Command and Control of U.S. Army Amphibious Operations: An Essential Element of Projecting Combat Power.
ARMY COMMAND AND GENERAL STAFF COLL FORT LEAVENWORTH KS SCHOOL OF ADVANCED MILITARY STUDIES
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This study investigates the hypothesis that command and control functions have a vital impact on the success or failure of amphibious operations. Based on this hypothesis, this study analyzes the amphibious assault landings conducted during Operation TORCH November 1942, North Africa and Operation CHROMITE September 1950, Inchon Landing to examine how command and control functions of U.S. ArmyMarine Corps ship-to-shore amphibious operations have evolved since World War II, how adequate they are today and what are the implications for the future. The Wass de Czege Combat Power Model is used in this study to provide an analytical framework for understanding the components of combat power and highlights span of control, standard operating procedures and doctrine, unitstaff efficiency, and adequate communications as the critical functions that form the basis for efficient command and control. The study concludes that the existing amphibious doctrine requires revision. It argues that there is an over-reliance on radios to control the ship-to-shore movement of amphibious assault landings which reduces the need to clearly understand the commanders intent. Additionally, the doctrine ignores the importance of the human dimension to the ultimate success of amphibious assault landings.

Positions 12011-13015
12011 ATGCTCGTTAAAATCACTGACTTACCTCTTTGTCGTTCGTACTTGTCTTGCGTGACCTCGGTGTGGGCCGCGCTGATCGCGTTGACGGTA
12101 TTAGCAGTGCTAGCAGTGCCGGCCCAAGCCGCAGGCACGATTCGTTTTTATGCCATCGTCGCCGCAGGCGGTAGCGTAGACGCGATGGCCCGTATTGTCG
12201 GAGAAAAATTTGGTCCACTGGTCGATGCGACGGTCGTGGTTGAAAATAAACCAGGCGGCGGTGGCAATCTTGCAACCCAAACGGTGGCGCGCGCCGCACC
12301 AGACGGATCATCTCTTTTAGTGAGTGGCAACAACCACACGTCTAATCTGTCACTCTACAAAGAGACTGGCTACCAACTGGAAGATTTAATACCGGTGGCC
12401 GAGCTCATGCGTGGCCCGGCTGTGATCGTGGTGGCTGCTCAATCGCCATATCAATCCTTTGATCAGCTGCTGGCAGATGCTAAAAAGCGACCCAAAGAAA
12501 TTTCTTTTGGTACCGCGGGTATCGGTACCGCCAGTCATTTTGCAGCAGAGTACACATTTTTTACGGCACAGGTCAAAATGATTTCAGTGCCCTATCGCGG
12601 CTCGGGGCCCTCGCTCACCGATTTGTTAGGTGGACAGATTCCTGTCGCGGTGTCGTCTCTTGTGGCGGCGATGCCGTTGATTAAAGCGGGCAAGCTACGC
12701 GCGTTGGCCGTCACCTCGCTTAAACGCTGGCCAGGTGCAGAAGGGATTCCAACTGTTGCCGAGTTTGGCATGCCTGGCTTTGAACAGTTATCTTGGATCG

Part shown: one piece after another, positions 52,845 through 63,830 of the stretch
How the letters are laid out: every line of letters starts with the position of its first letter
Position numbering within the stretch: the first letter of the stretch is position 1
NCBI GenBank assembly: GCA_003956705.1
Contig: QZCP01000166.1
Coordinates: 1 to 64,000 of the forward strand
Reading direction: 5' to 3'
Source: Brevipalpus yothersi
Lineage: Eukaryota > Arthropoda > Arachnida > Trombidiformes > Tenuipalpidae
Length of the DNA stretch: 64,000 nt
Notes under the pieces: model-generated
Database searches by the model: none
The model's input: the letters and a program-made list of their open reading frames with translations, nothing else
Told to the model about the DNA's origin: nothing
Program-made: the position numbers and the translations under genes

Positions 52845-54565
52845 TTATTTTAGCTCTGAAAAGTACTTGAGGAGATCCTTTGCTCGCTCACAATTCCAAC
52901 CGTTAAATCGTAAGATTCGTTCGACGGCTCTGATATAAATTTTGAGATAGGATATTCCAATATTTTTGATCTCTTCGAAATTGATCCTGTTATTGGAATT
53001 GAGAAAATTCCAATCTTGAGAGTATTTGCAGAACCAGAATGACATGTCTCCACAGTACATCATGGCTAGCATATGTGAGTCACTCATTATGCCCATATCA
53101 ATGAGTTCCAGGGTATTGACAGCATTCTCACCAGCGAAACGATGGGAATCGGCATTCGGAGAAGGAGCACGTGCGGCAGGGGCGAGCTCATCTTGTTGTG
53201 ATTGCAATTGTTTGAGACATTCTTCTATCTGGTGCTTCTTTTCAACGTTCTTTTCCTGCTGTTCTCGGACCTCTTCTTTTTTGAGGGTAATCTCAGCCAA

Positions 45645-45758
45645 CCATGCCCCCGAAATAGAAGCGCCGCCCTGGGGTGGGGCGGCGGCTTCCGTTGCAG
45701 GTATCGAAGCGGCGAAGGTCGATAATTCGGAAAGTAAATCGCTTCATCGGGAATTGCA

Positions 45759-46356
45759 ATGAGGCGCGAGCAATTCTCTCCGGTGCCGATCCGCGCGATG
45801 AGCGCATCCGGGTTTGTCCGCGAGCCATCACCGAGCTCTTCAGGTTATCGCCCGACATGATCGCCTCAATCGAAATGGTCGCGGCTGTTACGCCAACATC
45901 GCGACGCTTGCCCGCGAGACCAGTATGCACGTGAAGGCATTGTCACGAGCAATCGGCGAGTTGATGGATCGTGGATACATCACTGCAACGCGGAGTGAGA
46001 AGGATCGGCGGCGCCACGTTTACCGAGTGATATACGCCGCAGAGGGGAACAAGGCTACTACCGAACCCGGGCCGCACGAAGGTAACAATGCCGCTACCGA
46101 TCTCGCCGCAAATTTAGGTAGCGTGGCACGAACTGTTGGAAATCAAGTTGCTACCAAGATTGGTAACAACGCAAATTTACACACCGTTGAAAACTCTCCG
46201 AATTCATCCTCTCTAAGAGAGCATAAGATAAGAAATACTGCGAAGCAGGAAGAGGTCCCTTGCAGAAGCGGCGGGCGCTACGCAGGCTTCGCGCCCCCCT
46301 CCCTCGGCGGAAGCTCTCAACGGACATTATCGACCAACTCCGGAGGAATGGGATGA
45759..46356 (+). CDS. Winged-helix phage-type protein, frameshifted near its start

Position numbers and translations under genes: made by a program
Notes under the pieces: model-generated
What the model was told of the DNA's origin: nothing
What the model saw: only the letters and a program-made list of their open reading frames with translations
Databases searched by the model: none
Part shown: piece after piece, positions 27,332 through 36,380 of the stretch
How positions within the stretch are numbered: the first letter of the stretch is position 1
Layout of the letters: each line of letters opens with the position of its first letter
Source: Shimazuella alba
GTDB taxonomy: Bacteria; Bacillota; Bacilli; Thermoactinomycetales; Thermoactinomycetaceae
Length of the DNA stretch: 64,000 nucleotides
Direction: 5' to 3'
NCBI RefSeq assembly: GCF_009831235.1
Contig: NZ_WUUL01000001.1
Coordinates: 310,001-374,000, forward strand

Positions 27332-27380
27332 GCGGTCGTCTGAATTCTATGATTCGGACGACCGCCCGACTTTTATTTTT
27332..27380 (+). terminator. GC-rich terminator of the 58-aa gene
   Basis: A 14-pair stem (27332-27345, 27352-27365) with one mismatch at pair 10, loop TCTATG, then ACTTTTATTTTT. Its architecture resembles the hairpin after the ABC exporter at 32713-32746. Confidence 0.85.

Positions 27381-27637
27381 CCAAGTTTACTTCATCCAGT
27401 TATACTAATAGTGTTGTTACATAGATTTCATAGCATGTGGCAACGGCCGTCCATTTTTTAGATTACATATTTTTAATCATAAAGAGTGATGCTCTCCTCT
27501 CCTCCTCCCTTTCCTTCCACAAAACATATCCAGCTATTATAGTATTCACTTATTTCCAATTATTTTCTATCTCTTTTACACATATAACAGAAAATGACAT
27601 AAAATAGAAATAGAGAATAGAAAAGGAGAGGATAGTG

- Military Operations, Strategy and Tactics
- Command, Control and Communications Systems